Alright. I have encountered problem #1. Before I begin, I will admit that I had forgotten to describe this when we were talking definitions, so for that, I apologize.

For starters, I need to fix your terminology first before I get into the problem. For clarity's sake, I am just going to use your quote, but replace it with the proper terms.

The altered quote with altered text bolded:

that plant makes me think of strength - I will decide to call the embodiment of plant-like strength Tree.  I can then revere the 'spirit' of Tree (the strength like a plant) when I see it, because I regard it as a positive thing".

When you translate the Deity's names, they are the same name you and I call the plant a Tree. I cannot stress that enough. I felt the way you described this was not what we agreed with when creating the definition of Deity.

As for the problem, you are correct that at some point, somebody sat down and said "that tree makes me think of strength". What you aren't asking what you should be asking is actually the scientific method. We have the hypothesis. What did he observe and what conclusions did he come to to describe this, much less describe this to be a Deity? What this man did was observe Nature. He noticed that Nature follows patterns (or laws if you want to get technical on terminology). He reached his conclusion about the patterns and roles of nature and described it in a religious sense, calling them Deities and describing how they interact with the world and with man. As I mentioned, this religion was science way before science came about. The scientific method has always been around. It just wasn't termed scientific method until recently,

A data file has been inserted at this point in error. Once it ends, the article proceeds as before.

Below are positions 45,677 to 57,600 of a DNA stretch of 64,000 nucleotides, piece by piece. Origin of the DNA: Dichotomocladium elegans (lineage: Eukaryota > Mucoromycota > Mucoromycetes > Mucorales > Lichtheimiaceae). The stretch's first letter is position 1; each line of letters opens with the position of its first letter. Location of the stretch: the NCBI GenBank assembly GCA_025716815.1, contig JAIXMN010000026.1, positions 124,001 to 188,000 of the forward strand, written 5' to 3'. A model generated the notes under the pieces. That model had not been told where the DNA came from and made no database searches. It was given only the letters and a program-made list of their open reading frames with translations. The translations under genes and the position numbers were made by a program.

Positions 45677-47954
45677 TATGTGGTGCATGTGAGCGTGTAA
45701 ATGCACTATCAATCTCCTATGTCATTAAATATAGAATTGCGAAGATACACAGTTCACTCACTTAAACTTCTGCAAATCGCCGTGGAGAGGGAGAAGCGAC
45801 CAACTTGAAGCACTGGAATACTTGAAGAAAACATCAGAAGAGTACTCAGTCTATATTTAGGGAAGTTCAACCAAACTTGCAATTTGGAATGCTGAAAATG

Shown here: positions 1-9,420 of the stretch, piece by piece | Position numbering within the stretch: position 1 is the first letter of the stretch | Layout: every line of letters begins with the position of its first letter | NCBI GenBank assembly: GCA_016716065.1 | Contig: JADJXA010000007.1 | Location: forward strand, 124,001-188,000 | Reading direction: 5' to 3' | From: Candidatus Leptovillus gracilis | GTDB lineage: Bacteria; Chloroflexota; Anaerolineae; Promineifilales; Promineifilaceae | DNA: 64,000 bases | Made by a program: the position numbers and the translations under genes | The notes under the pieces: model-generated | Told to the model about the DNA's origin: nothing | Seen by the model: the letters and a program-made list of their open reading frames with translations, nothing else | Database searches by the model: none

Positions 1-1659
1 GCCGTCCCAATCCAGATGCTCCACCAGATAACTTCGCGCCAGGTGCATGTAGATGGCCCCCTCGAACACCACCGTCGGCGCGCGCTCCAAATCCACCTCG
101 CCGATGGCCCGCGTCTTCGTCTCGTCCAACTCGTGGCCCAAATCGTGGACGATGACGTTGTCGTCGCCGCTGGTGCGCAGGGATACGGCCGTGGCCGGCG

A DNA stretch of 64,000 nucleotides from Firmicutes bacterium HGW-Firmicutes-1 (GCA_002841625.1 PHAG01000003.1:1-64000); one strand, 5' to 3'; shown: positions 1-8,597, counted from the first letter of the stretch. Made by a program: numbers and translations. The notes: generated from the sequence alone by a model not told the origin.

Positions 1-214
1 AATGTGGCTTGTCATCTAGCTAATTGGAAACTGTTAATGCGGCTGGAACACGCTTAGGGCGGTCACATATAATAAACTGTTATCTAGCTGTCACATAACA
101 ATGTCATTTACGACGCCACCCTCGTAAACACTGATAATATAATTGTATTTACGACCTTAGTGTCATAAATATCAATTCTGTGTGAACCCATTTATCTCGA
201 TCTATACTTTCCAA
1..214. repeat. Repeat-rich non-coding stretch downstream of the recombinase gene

Don't get hung up on the specific of that particular ancient man's quotes - the key aspect is that a man decided to create a deity.  Whatever characteristics or properties a deity has, are those given to it by men....fallible, subjective, men.  There is nothing[1] within any deity that has NOT come from the brain of a human.